Strategic Decision Making
When we started writing this textbook, we made a number of assumptions. One assumption was that there was a “best” model for strategic management. We thought that we could take certain ideas and mix them around. Maybe doing so would require starting with Michael Porter, adding a bit of Gary Hamel, and mixing in some ideas from Henry Mintzberg. We assumed that our critical task (our “value added,” so to speak) would be identifying the components that complied with Islamic principles and eliminating the components that clashed with Islamic principles. All of this would be spiced up by feeling accountable to God.
As our review of the literature progressed, our perception changed. We knew that there was a wide range of opinions about strategy, but when we teach, we tend to focus on a few famous writers and their models. We rarely present to our students the whole range of differences of opinion that exist in the discipline. As our review progressed, the lack of consensus became more and more obvious and more and more intellectually problematic. Sometimes this diversity of opinion is presented as a logical progression in the history of strategic management (Beekun, 2011). But we feel that imposing order on such diverse opinions is misleading. We found Moore (1992) particularly helpful because he starts with the early writers in strategic management. In particular, the following paragraph caught our attention:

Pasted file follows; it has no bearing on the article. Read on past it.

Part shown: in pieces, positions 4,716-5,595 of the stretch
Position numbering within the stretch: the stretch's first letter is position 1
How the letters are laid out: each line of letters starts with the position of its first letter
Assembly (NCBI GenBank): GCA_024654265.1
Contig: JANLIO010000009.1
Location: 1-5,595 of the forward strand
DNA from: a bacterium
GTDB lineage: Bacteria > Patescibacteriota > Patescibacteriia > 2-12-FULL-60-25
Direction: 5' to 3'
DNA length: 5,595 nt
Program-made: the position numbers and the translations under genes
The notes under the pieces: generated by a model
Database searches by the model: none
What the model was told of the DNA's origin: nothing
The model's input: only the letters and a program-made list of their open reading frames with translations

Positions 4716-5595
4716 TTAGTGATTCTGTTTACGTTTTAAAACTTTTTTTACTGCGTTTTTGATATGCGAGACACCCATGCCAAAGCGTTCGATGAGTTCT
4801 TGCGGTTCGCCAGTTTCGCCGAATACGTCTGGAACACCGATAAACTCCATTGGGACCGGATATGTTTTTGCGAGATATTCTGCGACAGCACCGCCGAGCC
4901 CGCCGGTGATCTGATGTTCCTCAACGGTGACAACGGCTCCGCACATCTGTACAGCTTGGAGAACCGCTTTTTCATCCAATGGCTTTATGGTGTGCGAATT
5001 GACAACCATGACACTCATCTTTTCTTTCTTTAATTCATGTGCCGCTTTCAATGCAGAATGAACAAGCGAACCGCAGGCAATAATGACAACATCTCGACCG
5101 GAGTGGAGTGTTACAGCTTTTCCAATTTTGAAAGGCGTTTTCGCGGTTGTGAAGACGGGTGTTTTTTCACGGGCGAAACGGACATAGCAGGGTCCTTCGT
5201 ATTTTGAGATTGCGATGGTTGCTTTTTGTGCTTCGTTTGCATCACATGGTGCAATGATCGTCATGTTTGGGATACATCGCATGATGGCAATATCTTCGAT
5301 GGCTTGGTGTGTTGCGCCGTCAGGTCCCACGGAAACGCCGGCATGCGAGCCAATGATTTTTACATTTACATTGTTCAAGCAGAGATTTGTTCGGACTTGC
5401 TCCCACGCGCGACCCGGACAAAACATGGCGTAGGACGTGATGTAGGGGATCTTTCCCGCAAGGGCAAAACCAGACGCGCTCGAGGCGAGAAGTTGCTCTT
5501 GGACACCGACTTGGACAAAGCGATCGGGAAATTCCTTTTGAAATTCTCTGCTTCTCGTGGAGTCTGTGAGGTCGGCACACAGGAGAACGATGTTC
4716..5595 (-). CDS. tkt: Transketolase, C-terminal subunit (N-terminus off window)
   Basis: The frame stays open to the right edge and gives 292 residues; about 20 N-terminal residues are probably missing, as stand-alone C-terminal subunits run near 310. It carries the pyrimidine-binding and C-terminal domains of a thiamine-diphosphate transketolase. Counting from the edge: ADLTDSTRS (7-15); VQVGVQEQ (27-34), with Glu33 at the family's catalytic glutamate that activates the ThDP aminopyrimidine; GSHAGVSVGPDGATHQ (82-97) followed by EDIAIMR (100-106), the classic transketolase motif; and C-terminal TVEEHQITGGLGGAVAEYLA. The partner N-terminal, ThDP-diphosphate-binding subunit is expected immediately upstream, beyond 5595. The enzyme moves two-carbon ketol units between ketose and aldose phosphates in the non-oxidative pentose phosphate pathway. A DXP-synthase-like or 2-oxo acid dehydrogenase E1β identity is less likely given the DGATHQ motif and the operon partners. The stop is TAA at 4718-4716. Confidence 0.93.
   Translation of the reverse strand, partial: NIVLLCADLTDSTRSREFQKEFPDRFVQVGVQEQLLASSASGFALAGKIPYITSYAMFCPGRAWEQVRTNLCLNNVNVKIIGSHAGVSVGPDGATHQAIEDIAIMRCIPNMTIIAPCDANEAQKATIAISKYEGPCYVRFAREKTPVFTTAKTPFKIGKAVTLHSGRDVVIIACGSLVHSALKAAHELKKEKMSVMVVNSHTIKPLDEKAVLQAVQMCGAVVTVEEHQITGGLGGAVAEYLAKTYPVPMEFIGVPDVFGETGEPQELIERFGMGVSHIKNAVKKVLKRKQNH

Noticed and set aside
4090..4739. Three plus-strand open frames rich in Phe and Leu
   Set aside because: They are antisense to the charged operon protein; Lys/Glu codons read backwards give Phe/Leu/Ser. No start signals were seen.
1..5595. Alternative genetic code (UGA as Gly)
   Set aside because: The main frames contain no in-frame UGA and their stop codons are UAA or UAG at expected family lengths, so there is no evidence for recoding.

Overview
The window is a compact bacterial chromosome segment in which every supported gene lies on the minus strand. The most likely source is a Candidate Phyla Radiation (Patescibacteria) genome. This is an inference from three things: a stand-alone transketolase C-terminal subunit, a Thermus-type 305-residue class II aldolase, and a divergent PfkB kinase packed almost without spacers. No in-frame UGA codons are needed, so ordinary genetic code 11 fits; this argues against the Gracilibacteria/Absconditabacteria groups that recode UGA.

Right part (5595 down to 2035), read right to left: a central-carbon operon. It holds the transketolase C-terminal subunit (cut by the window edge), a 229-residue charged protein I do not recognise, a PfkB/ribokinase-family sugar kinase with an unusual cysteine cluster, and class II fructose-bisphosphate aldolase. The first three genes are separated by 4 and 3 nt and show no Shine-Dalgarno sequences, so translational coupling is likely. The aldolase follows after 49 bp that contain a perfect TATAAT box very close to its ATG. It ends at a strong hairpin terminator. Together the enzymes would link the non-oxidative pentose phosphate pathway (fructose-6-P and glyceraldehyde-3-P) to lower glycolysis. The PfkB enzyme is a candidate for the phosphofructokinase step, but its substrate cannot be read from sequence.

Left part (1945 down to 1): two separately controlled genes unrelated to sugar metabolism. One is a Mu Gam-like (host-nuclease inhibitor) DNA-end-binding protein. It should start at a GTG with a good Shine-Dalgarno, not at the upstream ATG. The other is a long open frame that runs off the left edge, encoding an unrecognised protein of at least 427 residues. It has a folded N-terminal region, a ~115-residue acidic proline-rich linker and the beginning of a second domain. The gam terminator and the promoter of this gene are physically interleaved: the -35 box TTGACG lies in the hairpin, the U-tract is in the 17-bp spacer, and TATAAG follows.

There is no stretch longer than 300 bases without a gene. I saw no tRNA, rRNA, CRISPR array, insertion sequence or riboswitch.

One of the first and greatest ...